Mayo Clinic fees for blood tests reduced for Nova Scotia Health Authority
Two new hematopathologists have also been hired
The Nova Scotia Health Authority has received a 16 per cent reduction in fees for tests sent to the Mayo Clinic in Minnesota.
Since January 2015, the health authority has spent more than $1.5 million sending away some hematology work related to blood-borne illnesses. But the senior director for pathology and laboratory medicine at the health authority, Shauna Thompson, said recent hires and the renegotiated contract are helping reduce costs.
Help is on the way
Two new hematopathologists — both medical school residents finishing their training — have been hired, one to begin in July and the other to begin in July 2017.
As soon as the first new hire comes on board, it will reduce outsourcing costs by 25 per cent, said Thompson.
"It's very difficult to recruit these professionals so it takes a while to get them on board."
The other big help for the health authority happened in January, when a new agreement was negotiated with the Mayo Clinic that saw a 16 per cent reduction in the base cost of all tests sent from the provincial health authority as well as the IWK Health Centre.
From January to March of this year the new arrangement has saved $30,000.
"They recognized the impact of the exchange rate," Thompson said.
While some tests have always been sent to Mayo, there's been an increase in the number of tests being requested by doctors in the province and the resources for doing those tests haven't kept pace, said Thompson.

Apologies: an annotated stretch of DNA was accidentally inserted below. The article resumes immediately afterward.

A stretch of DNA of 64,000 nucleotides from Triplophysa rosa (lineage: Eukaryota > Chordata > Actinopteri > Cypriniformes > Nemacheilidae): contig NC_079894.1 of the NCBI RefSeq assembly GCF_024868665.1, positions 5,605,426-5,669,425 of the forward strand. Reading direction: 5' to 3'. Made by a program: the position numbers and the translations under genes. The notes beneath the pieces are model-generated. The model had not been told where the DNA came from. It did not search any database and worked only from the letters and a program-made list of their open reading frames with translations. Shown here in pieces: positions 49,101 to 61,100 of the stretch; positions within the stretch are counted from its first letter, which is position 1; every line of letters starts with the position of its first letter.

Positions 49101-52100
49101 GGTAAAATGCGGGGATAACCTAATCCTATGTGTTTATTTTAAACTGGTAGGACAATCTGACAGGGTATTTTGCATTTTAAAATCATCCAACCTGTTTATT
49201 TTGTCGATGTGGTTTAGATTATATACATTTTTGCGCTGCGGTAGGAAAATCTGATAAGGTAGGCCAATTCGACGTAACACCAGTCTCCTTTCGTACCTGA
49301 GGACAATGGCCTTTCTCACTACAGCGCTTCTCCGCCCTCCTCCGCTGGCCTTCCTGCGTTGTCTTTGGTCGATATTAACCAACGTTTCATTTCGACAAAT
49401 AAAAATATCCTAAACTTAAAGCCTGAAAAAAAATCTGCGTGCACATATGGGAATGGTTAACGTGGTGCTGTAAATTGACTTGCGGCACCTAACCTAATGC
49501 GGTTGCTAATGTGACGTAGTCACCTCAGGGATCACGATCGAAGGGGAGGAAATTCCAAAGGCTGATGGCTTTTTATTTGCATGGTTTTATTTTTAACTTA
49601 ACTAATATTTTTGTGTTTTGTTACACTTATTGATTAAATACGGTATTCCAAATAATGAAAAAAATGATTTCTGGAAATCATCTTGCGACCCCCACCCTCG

She said the new recruits will go a long way toward addressing the demand.
"We've seen an increase grow since 2008."
Part of the increase is due to the province's aging population, said Thompson, as the overall volume of tests grows. As a result, more work is being referred to Halifax from the other health zones around the province.
"It's more of a concentration of the work in one location plus a growth overall," she said.
Always a need for Mayo Clinic
While the goal is to increase the number of tests performed in Nova Scotia, Thompson said there will always be a need to send some work away simply because of the low volume and high speciality associated with some of the tests.
"Most of [the specialized tests] are only offered at the Mayo Clinic unless you entertain going over to Europe to refer stuff out," she said.
"It really isn't cost effective to look at doing that kind of testing in-house."